• Equifax: Send a copy of the death certificate to Equifax Information Services LLC, Office of Consumer Affairs, P.O. Box 105139, Atlanta, GA 30348.

• Experian: Send a copy of the death certificate along with identification, Social Security number and provide proof that you have legal authority over the estate. If you are the spouse, that automatically qualifies you. If you are an executor, include copies of court documents. Send to: Experian, P.O. Box 9554, Allen, TX 75013.

• TransUnion: Send a copy of the death certificate to: TransUnion, P.O. Box 2000, Chester, PA 19022 or by fax to 610-546-4606. If the surviving spouse also needs a copy of their deceased spouse's credit report, send the request with a copy of the executor paperwork and include name and mailing address.

It is unclear whether Innovis, a fourth, lesser-known credit bureau, participates in the initiative to share death notices among credit bureaus, so it would be best to contact Innovis directly. Send a copy of the death certificate, your name and address, the deceased consumer's name, address, date of birth, and Social Security number to Innovis Consumer Assistance, P.O. Box 1640, Pittsburgh, PA 15230-1640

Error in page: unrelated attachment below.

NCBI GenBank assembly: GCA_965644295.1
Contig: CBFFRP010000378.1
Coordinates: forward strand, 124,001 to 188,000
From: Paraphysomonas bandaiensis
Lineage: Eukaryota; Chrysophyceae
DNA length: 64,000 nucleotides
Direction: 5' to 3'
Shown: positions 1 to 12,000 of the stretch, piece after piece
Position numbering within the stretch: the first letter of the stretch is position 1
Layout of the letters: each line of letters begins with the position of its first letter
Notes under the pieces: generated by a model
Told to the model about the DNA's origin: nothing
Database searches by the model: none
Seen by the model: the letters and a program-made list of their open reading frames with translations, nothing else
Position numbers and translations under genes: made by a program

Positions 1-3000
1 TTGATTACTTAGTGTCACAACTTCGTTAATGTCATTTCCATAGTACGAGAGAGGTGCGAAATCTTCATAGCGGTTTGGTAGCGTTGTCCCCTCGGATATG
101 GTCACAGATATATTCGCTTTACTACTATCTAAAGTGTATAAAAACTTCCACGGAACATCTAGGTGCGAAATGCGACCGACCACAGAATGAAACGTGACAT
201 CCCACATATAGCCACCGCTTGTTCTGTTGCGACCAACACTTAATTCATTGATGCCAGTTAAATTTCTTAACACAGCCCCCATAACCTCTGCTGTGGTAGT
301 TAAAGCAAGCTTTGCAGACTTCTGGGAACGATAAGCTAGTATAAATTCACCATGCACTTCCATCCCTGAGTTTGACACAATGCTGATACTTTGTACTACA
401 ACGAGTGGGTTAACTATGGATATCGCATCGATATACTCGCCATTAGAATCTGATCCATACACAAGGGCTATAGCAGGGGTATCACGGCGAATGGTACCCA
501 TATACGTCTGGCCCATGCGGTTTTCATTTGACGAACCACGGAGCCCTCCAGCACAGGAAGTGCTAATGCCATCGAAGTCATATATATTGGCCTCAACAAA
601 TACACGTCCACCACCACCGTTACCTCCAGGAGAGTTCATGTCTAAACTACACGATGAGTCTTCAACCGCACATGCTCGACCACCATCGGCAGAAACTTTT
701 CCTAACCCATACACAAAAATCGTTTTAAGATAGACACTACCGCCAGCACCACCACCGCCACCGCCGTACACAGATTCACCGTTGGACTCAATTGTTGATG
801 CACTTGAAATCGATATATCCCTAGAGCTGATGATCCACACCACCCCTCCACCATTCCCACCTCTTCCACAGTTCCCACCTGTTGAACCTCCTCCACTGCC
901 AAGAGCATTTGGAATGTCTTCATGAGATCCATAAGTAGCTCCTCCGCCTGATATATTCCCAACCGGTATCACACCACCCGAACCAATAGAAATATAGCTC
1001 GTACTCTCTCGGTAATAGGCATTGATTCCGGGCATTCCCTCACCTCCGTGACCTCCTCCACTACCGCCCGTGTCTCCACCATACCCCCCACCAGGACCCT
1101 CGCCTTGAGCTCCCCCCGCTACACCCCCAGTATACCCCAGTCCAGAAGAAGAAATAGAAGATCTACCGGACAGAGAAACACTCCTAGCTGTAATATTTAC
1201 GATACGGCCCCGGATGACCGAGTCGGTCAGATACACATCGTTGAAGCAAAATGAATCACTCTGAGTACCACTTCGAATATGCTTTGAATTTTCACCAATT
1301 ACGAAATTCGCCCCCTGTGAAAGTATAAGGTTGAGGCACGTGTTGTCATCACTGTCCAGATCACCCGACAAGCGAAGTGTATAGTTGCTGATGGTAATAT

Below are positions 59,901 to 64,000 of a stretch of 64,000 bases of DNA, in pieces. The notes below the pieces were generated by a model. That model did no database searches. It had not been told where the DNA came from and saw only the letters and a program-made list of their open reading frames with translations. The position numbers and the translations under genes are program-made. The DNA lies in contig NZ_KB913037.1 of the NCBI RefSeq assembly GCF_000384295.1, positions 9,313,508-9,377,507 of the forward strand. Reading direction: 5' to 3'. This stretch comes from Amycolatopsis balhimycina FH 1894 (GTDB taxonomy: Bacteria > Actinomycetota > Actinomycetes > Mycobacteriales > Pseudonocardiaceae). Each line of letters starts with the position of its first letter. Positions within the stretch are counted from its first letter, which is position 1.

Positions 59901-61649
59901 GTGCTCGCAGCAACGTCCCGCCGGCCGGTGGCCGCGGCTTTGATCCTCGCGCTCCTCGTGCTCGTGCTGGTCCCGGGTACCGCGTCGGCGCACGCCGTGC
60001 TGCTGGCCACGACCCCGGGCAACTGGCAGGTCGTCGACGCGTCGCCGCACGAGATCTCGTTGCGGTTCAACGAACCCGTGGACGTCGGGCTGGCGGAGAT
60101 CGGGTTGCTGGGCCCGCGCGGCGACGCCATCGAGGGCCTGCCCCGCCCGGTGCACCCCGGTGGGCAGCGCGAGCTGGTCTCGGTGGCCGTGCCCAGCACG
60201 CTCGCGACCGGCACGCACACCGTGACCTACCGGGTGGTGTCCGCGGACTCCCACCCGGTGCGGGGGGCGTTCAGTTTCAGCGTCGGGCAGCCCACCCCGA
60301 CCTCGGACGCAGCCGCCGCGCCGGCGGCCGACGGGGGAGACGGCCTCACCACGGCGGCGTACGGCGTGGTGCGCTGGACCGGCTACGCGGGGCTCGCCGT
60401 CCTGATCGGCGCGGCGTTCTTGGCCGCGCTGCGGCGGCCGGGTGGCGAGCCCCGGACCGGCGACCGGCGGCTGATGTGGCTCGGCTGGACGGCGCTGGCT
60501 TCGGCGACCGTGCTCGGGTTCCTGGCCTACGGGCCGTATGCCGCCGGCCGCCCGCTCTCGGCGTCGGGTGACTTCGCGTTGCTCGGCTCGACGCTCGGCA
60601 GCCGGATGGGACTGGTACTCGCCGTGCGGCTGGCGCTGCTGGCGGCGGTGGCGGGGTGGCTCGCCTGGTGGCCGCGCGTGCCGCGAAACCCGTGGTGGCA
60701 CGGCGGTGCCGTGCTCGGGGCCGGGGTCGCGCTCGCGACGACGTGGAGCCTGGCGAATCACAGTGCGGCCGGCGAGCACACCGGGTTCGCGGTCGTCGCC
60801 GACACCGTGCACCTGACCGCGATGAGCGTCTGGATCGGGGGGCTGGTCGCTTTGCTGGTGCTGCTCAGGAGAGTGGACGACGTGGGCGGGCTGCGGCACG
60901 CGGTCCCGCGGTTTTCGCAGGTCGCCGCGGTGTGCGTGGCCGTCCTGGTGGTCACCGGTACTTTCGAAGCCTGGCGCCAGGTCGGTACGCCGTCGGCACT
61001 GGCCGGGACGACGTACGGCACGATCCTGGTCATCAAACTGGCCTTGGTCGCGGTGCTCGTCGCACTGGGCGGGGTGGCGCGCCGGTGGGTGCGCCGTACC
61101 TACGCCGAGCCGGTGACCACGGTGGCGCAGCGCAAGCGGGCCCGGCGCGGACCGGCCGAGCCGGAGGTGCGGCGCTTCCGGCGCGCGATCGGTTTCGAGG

Don't close accounts

It might seem wise to close financial accounts, but don't be too quick to do that as it can hurt your good credit score. Credit scores can be used not only in credit decisions, but there are also scoring models for your auto and home insurance rates that can be affected by your credit history.

You want to keep the accounts open to keep your good credit history, which affects your credit score, going, said Tepper.

It's also a good idea to play it safe and contact your creditors to notify them of the death, he said.

However, Tepper said, while it makes financial sense to keep accounts open, unless “there's some sort of emotional reason” for the surviving spouse to keep a joint account open, the account should be closed.

Also, sometimes older women don't have as much of a personal credit history if they didn't have accounts in their own names. If that's the case, the widow should consider opening a secured credit card after the death to establish credit, he said.